WV: MPA has also put tremendous focus on R&D as one of its core pillars. Could you briefly tell us about its strategic importance?
MPA: Our ability to leverage technology and innovate novel solutions is key to ensuring that we can be future-ready as a global hub port.
MPA is developing the Next Generation Vessel Traffic Management System to uphold high levels of navigational safety by leveraging real-time information and AI capabilities to provide richer and more timely advisory information to vessels calling on our port.
Partnering with the marine ecosystem, MPA is also actively supporting technology developments for Maritime Autonomous Surface Ships (MASS) aimed at developing local capabilities in MASS vessel design and guidelines for MASS trials in port. One such project is the IntelliTug project that MPA and Wärtsilä Voyage had collaborated on alongside PSA Marine, Lloyd’s Register and the Technology Centre for Offshore and Marine Singapore.
Further, MPA works closely with Singapore Maritime Institute (SMI) to develop strategic research programmes such as the Maritime Transformation Programme to maintain our port's competitiveness. This supports key capabilities areas like robotic platforms
for automated coning/de-coning, decentralised vehicle fleet management to support large fleet operations at the terminal, digital intelligence for efficient navigation and more.
Moreover, SMI and MPA have funded four maritime research centres of excellence (CoEs) to build a sustainable pool of research specialists. The CoEs have built deep domain expertise in port modelling and simulation, maritime navigation and operation safety, maritime energy and sustainability and MASS capabilities.
WV: Singapore is also a leading centre for sustainable technologies. What are some of the key upcoming projects in this area?
MPA: With climate change on the global agenda, decarbonisation is now a significant priority for the shipping industry. Together with six industry partners – BW Group, BHP, Eastern Pacific Shipping, Foundation Det Norske Veritas, Ocean Network Express, and Sembcorp Marine – MPA set up the Global Centre for Maritime Decarbonisation (GCMD) in August 2021 to reduce greenhouse gas emissions, implement identified decarbonisation pathways, and create new business opportunities for the industry. The GCMD will also collaborate with partners around low or net-zero emission projects and programmes, including knowledge sharing, data analytics, and green corridors development.
Moreover, to ensure that we meet the IMO’s 2050 target, Singapore is also leading efforts to promote greener fuels such as liquefied natural gas (LNG) as a viable and clean transitional marine fuel. Guided by the Maritime Singapore Decarbonisation Blueprint 2050, the Port of Singapore will also support the decarbonisation of international shipping through a multi-fuel transition, including ammonia bunkering.
We also have co-funded projects on the electrification of harbour crafts, bringing in researchers, technology partners, harbour craft operators and shipyards together to catalyse new solutions to be commercialised.
WV: MPA recently signed a strategic partnership with Wärtsilä Voyage, where the two will specifically work towards enabling Just-In-Time (JIT) operations supporting sustainable shipping. Could you tell us a bit more about this?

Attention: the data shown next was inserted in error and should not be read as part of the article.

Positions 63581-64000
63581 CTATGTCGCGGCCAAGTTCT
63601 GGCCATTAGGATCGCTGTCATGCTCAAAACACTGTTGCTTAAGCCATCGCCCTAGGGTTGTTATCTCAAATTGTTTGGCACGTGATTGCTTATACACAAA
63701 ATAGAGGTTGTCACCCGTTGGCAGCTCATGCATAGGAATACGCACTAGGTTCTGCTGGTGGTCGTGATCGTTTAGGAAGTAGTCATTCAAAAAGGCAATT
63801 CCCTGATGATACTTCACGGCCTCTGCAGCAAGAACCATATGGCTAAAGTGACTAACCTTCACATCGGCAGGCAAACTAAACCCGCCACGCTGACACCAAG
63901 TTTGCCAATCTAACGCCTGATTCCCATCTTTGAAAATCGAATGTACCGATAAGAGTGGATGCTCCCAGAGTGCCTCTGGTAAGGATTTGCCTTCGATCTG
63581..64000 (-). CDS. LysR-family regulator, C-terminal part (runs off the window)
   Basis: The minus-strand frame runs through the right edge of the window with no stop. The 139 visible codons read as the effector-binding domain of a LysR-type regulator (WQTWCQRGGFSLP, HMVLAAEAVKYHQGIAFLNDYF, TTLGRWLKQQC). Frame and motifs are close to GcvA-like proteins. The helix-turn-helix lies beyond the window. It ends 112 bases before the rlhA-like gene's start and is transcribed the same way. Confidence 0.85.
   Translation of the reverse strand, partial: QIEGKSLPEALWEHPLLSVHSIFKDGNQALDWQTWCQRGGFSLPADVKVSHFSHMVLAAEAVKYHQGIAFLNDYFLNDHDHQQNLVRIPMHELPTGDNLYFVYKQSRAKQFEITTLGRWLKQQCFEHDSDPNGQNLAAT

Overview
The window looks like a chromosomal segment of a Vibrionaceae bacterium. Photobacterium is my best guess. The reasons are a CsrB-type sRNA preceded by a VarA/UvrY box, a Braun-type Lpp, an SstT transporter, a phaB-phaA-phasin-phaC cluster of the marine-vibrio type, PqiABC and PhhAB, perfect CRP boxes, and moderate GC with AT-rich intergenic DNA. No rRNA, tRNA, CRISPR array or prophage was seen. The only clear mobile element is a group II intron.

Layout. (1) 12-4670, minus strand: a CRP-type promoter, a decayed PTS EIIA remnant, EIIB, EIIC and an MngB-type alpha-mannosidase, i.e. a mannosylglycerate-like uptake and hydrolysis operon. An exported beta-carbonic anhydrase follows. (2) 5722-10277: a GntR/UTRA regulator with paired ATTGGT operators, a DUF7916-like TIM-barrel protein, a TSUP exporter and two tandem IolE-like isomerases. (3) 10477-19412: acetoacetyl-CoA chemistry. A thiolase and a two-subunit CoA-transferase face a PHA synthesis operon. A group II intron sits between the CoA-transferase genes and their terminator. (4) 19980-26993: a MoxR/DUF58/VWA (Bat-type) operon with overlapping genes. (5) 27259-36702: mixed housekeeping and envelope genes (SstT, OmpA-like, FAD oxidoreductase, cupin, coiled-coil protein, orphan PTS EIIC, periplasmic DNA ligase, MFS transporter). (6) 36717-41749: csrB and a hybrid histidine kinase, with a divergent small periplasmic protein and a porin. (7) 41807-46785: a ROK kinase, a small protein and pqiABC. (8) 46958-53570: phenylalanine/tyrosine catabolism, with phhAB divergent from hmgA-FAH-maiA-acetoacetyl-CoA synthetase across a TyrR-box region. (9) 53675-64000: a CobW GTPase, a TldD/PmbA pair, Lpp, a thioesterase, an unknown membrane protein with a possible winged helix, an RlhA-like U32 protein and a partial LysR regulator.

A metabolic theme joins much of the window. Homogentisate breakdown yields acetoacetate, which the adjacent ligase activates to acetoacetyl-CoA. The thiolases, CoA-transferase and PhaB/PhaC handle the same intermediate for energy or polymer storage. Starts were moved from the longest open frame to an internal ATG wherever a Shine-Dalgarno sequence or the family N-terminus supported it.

MPA: Under this MoU, both parties will embark on a new data-sharing collaboration that facilitates interoperability between MPA’s one-stop portal for arriving ships, digitalPORT@SG™ and Wärtsilä Voyage’s Navi-Port shipboard system to enable timely vessel arrival to the Port of Singapore for JIT operations. Operational timestamps will be exchanged via Application Programming Interfaces (APIs), allowing for greater visibility of vessels’ estimated arrival time to plan port resources efficiently.
Image caption: Antti Vänskä, Ambassador of Finland to Singapore; Quah Ley Hoon, Chief Executive, MPA; David Foo, Assistant Chief Executive (Ops-Tech), MPA; Sean Fernback, President, Wärtsilä Voyage. From the virtual signing ceremony at the Smart Port Challenge 2021. © Wärtsilä
WV: Systematic and secure data sharing along with contractual obligations is often seen as a barrier to JIT’s operational implementation. How is MPA tackling these challenges?
MPA: Timely, reliable, and accurate information sharing remains critical and essential in facilitating JIT arrivals and operations. MPA will play an important coordination role amongst our port stakeholders making such information available on the JIT platform. It is essential for stakeholders to have such transparency from a port authority.
We also recognised that contractual barriers might cause ship owners/operators to avoid practising JIT arrivals. MPA will continue to work with the maritime community to collectively explore other technology advancements to mitigate and eliminate any risks and concerns regarding JIT arrivals.
WV: The collaboration between Wärtsilä Voyage and MPA will also foster the interoperability of e-Navigation tech. How will this strengthen MPA’s port operations in the future?
MPA: International organisations such as IMO and IALA have identified future maritime services such as Local Port Services and Vessel Shore Reporting under e-Navigation. The interoperability of e-Navigation tech will help enhance the productivity of vessel and port operations through timely data exchange. With the development of future communications systems such as VHF Data Exchange System and JIT operations, seamless and secured data exchange, advanced planning, and optimisation could occur before the vessels’ arrival. This will, in turn, reduce the amount of waiting time of ships in port, leading to a faster turnover rate and greater operational efficiency.
WV: Out of five, three of the top global maritime cities are now in Asia. So, not only is the gap between Europe and Asia closing, but we are witnessing an industry-wide tectonic shift – your thoughts?
MPA: These transformations align with the global directions our shipping lines, ports and maritime services are taking. And these transformations require all stakeholders, from around the world, to collaborate and move the industry forward. From our side, Singapore continues to work closely with like-minded global partners and industry players to advance our digitalisation and decarbonisation efforts as we build a solid economy in the new normal and beyond.